Students understanding the complexity of language

Chapter 06-03: Clauses II – Dependent Clauses


chapter 6: dependent clauses

A dependent clause is a clause that is unable to stand independently because of its DEPENDENT MARKER which requires that it function either nominally, adjectivally, or adverbially. This means that a dependent clause can fit into any of those FUNCTION SLOTS as an entire clause.

The most common dependent clause forms include subordinate clauses, relative clauses, interrogative clauses, and that-clauses. This means that the subject of a dependent clause will be preceded by a subordinator or an interrogative or a nominal-that. In most cases the subject will be replaced by a relative. Moreover, as we will discuss shortly, each of these dependent clauses function in a very specific and prescribed way.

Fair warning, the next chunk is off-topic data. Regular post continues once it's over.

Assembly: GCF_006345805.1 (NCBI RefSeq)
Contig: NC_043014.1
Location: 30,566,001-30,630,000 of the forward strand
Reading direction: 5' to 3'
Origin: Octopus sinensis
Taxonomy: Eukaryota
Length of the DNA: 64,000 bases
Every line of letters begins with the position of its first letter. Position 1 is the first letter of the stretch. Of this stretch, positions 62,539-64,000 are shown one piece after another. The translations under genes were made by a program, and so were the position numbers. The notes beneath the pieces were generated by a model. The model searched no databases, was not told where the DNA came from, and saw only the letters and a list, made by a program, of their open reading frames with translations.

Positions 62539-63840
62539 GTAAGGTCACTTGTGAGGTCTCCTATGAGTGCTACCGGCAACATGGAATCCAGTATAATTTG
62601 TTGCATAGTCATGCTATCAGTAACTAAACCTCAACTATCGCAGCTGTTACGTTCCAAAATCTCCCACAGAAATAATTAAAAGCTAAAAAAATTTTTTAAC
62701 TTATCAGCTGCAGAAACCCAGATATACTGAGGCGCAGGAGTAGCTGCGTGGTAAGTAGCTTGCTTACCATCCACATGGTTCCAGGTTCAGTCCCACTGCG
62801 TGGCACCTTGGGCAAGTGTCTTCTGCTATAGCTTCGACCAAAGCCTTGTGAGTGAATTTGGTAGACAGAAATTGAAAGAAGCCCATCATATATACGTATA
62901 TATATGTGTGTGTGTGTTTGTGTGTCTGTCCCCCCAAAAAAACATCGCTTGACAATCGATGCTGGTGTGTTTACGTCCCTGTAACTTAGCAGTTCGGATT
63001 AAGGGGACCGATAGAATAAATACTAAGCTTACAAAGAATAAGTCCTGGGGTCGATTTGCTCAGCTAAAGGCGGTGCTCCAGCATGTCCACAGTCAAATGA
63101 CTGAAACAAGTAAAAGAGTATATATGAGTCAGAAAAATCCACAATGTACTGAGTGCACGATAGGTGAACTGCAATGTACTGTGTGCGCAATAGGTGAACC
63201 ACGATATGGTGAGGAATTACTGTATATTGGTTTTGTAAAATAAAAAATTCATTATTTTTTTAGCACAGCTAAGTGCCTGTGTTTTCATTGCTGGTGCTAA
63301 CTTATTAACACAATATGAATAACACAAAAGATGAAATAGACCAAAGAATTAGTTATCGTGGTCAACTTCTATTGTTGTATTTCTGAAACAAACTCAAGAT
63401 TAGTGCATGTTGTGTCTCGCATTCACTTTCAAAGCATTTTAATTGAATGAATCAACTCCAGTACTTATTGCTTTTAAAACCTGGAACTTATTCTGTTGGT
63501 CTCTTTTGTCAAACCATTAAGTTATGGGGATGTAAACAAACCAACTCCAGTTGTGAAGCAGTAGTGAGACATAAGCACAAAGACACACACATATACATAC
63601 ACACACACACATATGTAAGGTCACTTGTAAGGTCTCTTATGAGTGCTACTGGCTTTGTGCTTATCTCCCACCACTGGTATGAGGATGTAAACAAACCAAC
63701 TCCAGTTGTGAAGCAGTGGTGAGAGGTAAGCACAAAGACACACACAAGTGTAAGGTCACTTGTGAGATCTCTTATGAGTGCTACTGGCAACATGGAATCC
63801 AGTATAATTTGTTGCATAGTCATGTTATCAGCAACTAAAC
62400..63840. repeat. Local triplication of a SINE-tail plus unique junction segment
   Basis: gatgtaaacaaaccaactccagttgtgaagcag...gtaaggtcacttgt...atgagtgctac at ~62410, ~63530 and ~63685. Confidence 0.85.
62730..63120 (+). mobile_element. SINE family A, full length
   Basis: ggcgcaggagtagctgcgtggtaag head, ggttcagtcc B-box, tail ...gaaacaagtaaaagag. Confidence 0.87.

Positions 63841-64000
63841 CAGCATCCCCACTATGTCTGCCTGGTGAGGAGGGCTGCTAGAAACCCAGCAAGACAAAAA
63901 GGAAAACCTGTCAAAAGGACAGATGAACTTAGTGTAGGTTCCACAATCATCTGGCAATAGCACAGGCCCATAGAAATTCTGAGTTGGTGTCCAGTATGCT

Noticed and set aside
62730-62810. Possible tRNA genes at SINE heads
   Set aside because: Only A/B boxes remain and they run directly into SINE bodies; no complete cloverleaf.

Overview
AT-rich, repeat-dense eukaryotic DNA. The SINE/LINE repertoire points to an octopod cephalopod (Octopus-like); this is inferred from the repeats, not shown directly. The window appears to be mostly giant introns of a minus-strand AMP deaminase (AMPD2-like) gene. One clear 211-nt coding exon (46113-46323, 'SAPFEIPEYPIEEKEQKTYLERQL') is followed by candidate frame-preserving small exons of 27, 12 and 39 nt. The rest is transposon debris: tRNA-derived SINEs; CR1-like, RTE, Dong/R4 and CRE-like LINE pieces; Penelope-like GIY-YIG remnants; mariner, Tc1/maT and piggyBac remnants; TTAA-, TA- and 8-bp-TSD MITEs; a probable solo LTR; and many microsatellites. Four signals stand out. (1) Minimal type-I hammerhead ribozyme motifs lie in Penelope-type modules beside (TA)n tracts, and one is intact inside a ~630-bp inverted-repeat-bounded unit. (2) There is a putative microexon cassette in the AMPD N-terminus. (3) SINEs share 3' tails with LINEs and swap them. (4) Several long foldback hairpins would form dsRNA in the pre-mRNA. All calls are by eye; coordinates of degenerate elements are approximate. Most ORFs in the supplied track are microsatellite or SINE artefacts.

Remember, the dependent marker will either precede the subject or replace the subject. On some occasions, a THAT dependent marker will be deleted. In most cases, those are nominal clauses serving as the direct object of another clause.